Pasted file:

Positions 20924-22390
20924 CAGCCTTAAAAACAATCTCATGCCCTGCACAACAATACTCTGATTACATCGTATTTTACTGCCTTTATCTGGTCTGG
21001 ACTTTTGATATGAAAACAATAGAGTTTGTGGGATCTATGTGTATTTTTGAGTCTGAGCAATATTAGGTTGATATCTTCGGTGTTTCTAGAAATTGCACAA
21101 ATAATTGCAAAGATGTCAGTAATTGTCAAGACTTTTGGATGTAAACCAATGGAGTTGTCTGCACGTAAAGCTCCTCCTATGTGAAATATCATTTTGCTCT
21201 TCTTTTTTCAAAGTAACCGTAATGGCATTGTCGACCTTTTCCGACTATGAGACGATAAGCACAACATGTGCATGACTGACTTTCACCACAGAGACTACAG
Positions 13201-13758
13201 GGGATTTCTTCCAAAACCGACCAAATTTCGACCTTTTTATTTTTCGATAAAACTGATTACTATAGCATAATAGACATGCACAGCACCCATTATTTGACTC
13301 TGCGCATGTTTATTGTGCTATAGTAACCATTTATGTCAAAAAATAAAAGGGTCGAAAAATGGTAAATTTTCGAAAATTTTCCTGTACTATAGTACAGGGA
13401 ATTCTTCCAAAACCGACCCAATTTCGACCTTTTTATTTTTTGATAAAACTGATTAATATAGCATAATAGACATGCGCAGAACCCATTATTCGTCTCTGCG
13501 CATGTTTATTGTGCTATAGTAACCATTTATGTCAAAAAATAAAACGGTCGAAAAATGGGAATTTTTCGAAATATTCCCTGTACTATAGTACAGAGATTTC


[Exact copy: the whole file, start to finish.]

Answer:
Positions 20924-22390
20924 CAGCCTTAAAAACAATCTCATGCCCTGCACAACAATACTCTGATTACATCGTATTTTACTGCCTTTATCTGGTCTGG
21001 ACTTTTGATATGAAAACAATAGAGTTTGTGGGATCTATGTGTATTTTTGAGTCTGAGCAATATTAGGTTGATATCTTCGGTGTTTCTAGAAATTGCACAA
21101 ATAATTGCAAAGATGTCAGTAATTGTCAAGACTTTTGGATGTAAACCAATGGAGTTGTCTGCACGTAAAGCTCCTCCTATGTGAAATATCATTTTGCTCT
21201 TCTTTTTTCAAAGTAACCGTAATGGCATTGTCGACCTTTTCCGACTATGAGACGATAAGCACAACATGTGCATGACTGACTTTCACCACAGAGACTACAG
Positions 13201-13758
13201 GGGATTTCTTCCAAAACCGACCAAATTTCGACCTTTTTATTTTTCGATAAAACTGATTACTATAGCATAATAGACATGCACAGCACCCATTATTTGACTC
13301 TGCGCATGTTTATTGTGCTATAGTAACCATTTATGTCAAAAAATAAAAGGGTCGAAAAATGGTAAATTTTCGAAAATTTTCCTGTACTATAGTACAGGGA
13401 ATTCTTCCAAAACCGACCCAATTTCGACCTTTTTATTTTTTGATAAAACTGATTAATATAGCATAATAGACATGCGCAGAACCCATTATTCGTCTCTGCG
13501 CATGTTTATTGTGCTATAGTAACCATTTATGTCAAAAAATAAAACGGTCGAAAAATGGGAATTTTTCGAAATATTCCCTGTACTATAGTACAGAGATTTC